11/21/2014 09:06 EST | Updated 01/21/2015 05:59 EST

Sticky Situation: Classic Holiday Office Party Etiquette

Sticky Situation:

Here I go again sharing my annual holiday office party tips.

I know that you know the guidelines but, a little refresher never hurts, especially in our global digital era.

"What's different than a groovy 60s, or a discoing 70s party?" you ask.

There is one big difference. Back then, if Kim Kardashian was a little tipsy and sat on the printer to photocopy her famous bum, the evidence's worst-case scenario would be a post on the lunchroom's bulletin board. She could even remove the evidence before the boss saw it, if she got in there early enough the next day.

These days, a single phone pic can go virtually viral. Click! Just like that! No removal is possible, no matter how early you get up the next day.

I know, it would probably be ok with Kim, but would it be with ok with you if your party "faux-pas" went global?


While we are on the subject of technology, before you walk into the party, turn it off. The holiday office party is about real face time, not the Apple kind.

1. Attend.

This is not a choice, no matter how casual the invitation is. The most important word in holiday office party is "office."

It is an intra-company networking event. It is your chance to shine and build relationships internally. Do your homework before you attend.

Find out about your colleagues or superiors successes during the past year and seek them out to congratulate them. Make a point of meeting colleagues outside of your team.

2. Participate with family viewing in mind.

Pretend that you are in a reality TV show called "Who gets the promotion?" Your voting audience is your boss and HR.

If clients are present, it could be called "Who gets the contract?" Everything that you say and do counts no matter how dim the lights are.

Show your team spirit and join in the activities, karaoke included. Do it with and for the team.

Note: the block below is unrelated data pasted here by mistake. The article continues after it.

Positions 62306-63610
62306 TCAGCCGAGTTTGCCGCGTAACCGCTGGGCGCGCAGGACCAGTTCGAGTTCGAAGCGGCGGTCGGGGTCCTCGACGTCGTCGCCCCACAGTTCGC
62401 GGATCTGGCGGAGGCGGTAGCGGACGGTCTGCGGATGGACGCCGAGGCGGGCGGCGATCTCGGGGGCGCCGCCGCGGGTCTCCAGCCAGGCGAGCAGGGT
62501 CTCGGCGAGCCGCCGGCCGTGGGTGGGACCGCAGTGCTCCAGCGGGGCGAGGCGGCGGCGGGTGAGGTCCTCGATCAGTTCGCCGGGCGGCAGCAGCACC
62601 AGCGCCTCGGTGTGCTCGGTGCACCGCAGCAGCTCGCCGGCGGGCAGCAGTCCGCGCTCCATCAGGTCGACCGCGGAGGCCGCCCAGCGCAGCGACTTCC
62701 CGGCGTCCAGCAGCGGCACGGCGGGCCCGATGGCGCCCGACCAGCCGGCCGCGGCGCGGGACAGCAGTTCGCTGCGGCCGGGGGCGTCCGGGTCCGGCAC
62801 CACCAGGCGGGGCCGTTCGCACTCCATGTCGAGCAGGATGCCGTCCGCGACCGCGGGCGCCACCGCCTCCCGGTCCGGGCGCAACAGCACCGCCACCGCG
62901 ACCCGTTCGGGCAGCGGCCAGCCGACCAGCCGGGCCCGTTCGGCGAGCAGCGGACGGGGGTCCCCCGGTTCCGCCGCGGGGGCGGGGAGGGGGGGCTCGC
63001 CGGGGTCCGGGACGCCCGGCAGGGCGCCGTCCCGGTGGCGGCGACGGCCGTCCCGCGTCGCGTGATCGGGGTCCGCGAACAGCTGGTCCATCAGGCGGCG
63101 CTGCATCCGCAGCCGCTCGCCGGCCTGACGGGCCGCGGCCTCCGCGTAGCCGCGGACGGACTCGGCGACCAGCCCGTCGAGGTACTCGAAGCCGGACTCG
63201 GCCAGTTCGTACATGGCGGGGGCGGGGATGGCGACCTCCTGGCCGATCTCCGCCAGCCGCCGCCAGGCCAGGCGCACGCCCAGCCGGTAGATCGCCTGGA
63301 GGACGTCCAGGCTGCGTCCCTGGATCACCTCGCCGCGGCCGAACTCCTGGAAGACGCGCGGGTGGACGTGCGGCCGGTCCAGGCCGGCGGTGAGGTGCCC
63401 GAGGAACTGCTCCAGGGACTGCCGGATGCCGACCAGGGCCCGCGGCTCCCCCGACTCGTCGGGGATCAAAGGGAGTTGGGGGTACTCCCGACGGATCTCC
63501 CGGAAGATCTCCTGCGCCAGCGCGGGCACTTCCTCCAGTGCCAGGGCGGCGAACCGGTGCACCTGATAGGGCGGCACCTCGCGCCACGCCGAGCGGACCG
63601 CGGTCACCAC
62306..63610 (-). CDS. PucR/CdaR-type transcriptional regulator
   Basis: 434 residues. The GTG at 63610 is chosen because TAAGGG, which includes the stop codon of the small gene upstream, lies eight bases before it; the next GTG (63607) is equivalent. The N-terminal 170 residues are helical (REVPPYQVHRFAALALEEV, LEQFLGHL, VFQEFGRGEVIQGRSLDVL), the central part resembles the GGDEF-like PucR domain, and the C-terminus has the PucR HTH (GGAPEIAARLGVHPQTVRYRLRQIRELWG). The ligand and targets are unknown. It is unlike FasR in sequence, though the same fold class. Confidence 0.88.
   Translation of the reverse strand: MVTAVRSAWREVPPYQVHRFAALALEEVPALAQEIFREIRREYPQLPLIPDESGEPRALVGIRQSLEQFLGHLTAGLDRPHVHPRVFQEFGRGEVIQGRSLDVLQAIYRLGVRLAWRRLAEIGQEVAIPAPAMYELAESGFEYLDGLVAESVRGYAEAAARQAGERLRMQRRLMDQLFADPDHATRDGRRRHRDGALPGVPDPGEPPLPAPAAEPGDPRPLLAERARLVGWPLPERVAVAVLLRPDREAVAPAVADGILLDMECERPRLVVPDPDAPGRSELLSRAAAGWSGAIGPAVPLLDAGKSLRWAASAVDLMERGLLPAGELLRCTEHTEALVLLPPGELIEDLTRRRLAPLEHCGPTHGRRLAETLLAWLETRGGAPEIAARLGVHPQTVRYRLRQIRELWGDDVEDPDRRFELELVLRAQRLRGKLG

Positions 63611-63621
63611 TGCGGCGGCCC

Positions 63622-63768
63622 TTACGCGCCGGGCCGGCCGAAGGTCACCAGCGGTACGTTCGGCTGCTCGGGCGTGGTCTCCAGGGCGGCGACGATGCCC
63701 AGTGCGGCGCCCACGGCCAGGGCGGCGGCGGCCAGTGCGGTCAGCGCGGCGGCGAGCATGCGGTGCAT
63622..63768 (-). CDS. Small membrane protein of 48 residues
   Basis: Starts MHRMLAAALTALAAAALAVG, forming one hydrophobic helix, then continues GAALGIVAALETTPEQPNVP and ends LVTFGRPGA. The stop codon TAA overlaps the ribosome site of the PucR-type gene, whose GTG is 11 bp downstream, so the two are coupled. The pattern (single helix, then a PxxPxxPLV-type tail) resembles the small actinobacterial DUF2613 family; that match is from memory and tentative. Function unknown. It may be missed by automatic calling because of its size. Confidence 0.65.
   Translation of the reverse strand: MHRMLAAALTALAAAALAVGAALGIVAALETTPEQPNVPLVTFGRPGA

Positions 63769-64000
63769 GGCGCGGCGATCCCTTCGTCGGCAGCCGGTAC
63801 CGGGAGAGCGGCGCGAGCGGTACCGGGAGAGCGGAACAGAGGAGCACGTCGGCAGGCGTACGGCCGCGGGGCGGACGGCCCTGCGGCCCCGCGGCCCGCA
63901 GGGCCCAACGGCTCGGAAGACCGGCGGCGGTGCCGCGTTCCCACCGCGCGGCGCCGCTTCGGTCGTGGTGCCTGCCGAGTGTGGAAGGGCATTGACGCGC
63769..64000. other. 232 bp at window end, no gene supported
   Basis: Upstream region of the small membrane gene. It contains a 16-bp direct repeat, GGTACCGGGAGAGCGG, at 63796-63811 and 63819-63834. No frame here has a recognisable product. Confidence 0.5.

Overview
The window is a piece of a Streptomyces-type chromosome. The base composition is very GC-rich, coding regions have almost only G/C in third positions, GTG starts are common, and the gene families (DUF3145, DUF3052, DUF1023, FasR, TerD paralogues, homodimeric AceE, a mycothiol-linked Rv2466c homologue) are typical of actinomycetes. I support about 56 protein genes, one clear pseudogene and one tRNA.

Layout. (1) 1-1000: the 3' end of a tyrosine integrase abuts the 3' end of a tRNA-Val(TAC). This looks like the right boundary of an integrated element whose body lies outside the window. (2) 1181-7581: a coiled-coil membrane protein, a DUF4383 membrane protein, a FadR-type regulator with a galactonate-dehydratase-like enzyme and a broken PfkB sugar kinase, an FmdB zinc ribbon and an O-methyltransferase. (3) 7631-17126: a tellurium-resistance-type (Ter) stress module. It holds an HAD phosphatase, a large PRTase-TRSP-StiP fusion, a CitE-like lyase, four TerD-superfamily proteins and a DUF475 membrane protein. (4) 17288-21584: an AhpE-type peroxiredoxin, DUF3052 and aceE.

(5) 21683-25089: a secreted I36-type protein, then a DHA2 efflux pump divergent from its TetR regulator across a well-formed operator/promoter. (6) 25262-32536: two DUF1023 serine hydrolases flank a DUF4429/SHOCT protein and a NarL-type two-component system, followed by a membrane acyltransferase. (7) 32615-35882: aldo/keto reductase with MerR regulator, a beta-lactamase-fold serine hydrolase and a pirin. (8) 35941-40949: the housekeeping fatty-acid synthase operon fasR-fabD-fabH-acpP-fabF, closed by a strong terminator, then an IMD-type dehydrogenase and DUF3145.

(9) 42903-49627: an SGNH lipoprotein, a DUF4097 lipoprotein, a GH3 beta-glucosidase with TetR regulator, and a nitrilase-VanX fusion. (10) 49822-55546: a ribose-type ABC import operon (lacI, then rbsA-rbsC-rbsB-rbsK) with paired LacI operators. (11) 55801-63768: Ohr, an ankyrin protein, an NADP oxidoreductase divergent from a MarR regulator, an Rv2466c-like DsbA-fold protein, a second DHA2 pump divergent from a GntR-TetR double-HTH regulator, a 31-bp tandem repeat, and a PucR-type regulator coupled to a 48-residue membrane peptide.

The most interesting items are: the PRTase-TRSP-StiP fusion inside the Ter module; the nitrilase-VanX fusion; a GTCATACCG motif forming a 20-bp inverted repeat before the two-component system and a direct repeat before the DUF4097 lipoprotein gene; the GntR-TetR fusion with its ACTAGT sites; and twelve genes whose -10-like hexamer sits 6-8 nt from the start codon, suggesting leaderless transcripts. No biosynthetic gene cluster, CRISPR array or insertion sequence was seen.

3. Dress without the four Bs.

As on Casual Fridays, you should not wear; Beach, Bar, Boudoir or Barbell (gym) clothing.

The dress code written on the invitation, the location and time of day will give you clues for what is appropriate. In doubt? Ask the coordinator or your human resources department.

A little glitter, gold or red and green accessories can easily help you transition from professional day wear to the evening party wear.

Be careful of the "just for fun" festive wear. It could be hard for your boss to forget the picture of you wearing antlers, a red nose and a Mrs. Claus sweater come the time for your performance appraisal.

4. Two may be one too many.

Everyone has his or her limits. Respect yours.

It may be open bar, but you don't want to open up your wounds and share your woe others. According to a Caron Treatment center study, 45 per cent of people share TMI (Too Much Information) during after work holiday gatherings.

Make sure to eat a snack before you go and drink plenty of water throughout the celebration.

5. Show your gratitude.

When leaving, take the time to thank the organizers and your superiors for the celebration. If you cannot make contact with them, send an email the next day.

Want solutions to sticky holiday office party situations? Read this accompanying infographic. It is perfect for posting, pinning, tagging and tweeting.


This is my third Huffington Post holiday office party contribution. My first contribution was as the expert in Arti Patel's article with 10 Tips to Remember in November 2011.

And this is my 100th blog post!

Gratitude and appreciation to the great team of HuffPost Canada editors that have supported me. Thanks to all.

First and foremost, I am grateful for the forum to help solution sticky situations for you, our readers.


You have a sticky situation at work or home? This is your forum. Write to Julie and she will reply promptly. Want more solutions to sticky situations? Go to Facebook, Twitter or order your autographed copy of Etiquette: Confidence & Credibility. Planning a conference? Julie happily travels coast to coast and beyond, to present customized activities. With Julie's help gone will be awkwardness, embarrassment and faux-pas.


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